Tokio sat in the corner of her room, her sleeping granddaughter curled in her lap. After they had brought Hajime, who still insisted he could 'walk his goddamn self', to the room, Tsuyoshi had gone to fetch everyone else. The house was crowded, overflowing with the dark whispers of family and friends. The sounds of feet and hushed voices pounded into her mind, intruding upon her thoughts, keeping her from thinking of much of anything.

Hajime looked...like Hajime, except his skin seemed a bit more grey, his commanding voice just a smidgen less cutting. He lay propped up on the futon, asking occasionally for a cigarette, and being firmly denied by anyone in the room.

As night fell, only a single lamp lit their bedroom on Taito street. Someone had suggested incense, but Hajime had called them a moron and shouted them out of the room.

One by one, people came to say their goodbyes. Or rather, Saitou -sent- for them. He had a few choice last words, a piece of his mind, to give to people before he would consent to rest.

He told Naoya that she was a rat-girl, through and through. Nonetheless, she'd done far better for herself than he'd ever expected. She was the daughter, he said, that he never wanted, and just couldn't seem to get rid of.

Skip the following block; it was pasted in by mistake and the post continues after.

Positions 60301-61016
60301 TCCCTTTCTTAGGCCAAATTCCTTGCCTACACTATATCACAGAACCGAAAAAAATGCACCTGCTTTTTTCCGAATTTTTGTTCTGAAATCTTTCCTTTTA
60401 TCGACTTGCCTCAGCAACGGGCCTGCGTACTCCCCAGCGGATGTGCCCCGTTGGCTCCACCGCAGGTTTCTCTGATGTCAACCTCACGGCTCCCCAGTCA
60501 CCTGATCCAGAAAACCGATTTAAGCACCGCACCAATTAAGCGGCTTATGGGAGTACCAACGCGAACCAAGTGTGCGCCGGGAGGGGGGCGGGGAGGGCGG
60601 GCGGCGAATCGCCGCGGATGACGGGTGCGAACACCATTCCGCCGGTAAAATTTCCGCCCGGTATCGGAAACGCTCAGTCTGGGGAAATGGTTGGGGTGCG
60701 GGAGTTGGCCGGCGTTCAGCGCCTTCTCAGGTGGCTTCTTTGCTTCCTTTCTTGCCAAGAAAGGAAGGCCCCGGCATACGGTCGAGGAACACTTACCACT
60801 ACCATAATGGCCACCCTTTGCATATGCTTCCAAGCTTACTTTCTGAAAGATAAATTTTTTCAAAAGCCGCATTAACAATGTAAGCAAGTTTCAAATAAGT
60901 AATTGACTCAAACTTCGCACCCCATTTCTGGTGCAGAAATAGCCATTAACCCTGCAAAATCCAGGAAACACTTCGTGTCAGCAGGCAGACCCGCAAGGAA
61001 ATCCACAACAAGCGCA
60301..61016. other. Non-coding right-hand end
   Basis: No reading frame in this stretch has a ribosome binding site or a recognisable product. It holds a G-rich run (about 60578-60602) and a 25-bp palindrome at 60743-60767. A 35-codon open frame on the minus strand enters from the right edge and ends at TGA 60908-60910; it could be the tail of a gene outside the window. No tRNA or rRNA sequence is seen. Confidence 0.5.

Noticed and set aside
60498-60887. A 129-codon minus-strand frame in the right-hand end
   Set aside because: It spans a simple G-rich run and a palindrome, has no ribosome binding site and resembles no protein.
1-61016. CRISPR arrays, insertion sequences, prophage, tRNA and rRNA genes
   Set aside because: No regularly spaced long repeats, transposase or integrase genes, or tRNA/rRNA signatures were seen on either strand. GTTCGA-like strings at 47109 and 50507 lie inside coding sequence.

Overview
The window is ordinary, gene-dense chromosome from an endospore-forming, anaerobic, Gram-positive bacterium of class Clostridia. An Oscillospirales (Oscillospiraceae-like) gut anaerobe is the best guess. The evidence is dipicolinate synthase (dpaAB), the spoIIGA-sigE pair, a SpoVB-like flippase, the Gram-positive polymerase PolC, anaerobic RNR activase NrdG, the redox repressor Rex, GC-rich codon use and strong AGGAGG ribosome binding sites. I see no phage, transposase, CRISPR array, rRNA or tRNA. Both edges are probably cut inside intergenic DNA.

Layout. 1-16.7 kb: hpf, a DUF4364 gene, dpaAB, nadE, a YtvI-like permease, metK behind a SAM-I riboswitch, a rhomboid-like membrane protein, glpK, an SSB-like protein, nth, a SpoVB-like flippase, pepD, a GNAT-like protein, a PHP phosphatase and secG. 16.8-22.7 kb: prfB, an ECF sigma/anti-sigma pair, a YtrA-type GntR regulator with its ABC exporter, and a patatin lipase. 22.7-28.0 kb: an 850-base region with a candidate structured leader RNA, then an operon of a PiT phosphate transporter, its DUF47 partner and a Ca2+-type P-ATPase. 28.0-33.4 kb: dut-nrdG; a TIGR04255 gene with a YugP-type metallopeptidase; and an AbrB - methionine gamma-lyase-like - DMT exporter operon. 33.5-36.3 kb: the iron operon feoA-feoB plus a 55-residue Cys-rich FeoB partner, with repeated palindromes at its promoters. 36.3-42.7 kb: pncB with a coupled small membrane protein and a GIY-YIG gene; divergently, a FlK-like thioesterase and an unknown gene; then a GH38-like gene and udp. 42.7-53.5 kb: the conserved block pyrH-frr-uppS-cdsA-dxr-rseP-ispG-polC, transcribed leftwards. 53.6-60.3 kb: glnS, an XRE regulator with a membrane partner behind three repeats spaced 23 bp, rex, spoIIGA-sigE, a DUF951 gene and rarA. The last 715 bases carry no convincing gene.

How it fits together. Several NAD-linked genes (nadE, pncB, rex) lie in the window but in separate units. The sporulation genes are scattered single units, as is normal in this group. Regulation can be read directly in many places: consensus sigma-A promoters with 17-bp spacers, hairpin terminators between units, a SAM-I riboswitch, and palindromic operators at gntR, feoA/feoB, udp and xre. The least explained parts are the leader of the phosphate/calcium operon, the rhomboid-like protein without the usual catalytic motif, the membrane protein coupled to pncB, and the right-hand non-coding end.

He told Chou to cut his goddamn hair. And he told the man from Kansai that he hadn't always been a horrible employee. Just usually.

To his sons, Saitou gave practical advice. Among other things, he said, "Never hit a woman. Never drink to excess. And practice your kata, because you'll never know when your country will need you."

Tokio wasn't in the room when Saitou spoke to Eiji, but noted that the gentle gardener had a strange look on his face when he left.

What he said to Jikiri was also a mystery, which was whispered in her ear. Tokio caught only two words. "Your father."

And then, sometime after midnight, Saitou sent for Okita. The short man entered, his face red and puffy from crying. Okita knelt beside the futon, his hands folded in his lap, looking down at his dying friend with tremendous sadness welling from his eyes.

"Well, Okita..."

"Yes, Saitou-kun?"